Sunday, September 11, 2016

Can Antihistamines Decrease Muscle Soreness?


I still shave/ wax my legs. Not as often as before, but I still try to keep them hair free.

Ever since my racing days, I've been making sure my legs are free of hair. Why is that so you should be asking?

In the event of a bike crash and the resulting abrasions, the wounds are easier to clean if there is no hair on the skin.  From time to time I need to take Clarityn (which is a relatively mild antihistamine) for my hives that result from the ingrown hair.
Easier to clean the wounds with no hair
I sometimes use Clarityn for mild allergies as well. Piriton (or chlorphenamine) is stronger, but it makes me very drowsy.

So I was surprised to read that taking a single dose of antihistamines can help lessen delayed onset of muscle soreness (or DOMs) after a hard workout.

After a hard workout, blood flow to your muscles remain elevated for a while. Histamines (part of your body's immune response) play a role in triggering this post exercise blood flow, which may be linked to inflammation and subsequent repair of muscle.

The researchers' aim was to investigate if blocking histamines with antihistamine medication would reduce post exercise blood flow, reduce inflammation and increase muscle damage and DOMs.

The subjects had to run downhill on a 10 percent grade for 45 minutes after taking the antihistamine medication (control group didn't take). Blood flow, inflammatory markers, pain sensitivity, perceived soreness and strength were measured for three days.

Results showed that blood flow to the legs was reduced by 29 percent an hour after exercise in the antihistamine group. There were however no differences in markers of inflammation.

Creatine kinase (used to determine muscle damage) levels were very different. This seems to supports the idea that blocking histamine receptors resulted in increased muscle damage.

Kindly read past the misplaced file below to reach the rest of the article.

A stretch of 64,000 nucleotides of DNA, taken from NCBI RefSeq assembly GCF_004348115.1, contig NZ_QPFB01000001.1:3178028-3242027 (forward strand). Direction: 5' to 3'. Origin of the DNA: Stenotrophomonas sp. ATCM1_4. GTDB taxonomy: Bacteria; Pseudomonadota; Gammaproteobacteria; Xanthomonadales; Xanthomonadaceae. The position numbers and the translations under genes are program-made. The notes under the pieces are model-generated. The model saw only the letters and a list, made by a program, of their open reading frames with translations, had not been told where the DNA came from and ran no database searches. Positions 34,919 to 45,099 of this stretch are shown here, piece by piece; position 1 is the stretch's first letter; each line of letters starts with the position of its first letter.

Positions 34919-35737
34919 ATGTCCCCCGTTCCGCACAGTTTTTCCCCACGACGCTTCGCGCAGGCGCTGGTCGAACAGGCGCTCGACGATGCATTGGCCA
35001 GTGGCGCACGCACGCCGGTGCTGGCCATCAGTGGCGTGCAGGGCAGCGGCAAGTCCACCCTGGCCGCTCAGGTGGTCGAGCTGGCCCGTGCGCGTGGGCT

The control group (didn't take medication) was 19.3 percent weaker the day after the hard workout compared to the group that took the antihistamines (7.8 percent weaker).

Before you rush to the nearest pharmacy to buy some Clarityn, do bear in mind that the results were a little more complex after you examine them closely.

This is very similar to what I wrote a few weeks earlier about the balance between recovery and adaptation.

The researchers themselves do not know exactly why this is so. It is possible that the antihistamine medication make you feel less pain and soreness (even if there was more damage in your muscles).

This makes antihistamines a double edged sword. They may make you more prone to muscle soreness even though you may not feel it.

If, however you want an edge to reduce next day soreness and strength loss when you have back to back races or games then taking antihistamines may help.

If you interfere with the recovery process to make yourself better soon (or recover faster), do you then risk delaying the repair or adaptation process? It is a short term versus long term trade off.


Reference

Ely MR, Romero SA et al (2016). A Single Dose Of Histamine-receptor Antagonists Prior To Downhill Alters Markers Of Muscle Damage Andd Delayed Onset Muscle Soreness. J Appl Physiol.
DOI: 10.1152/japplphysiol.00518.2016.

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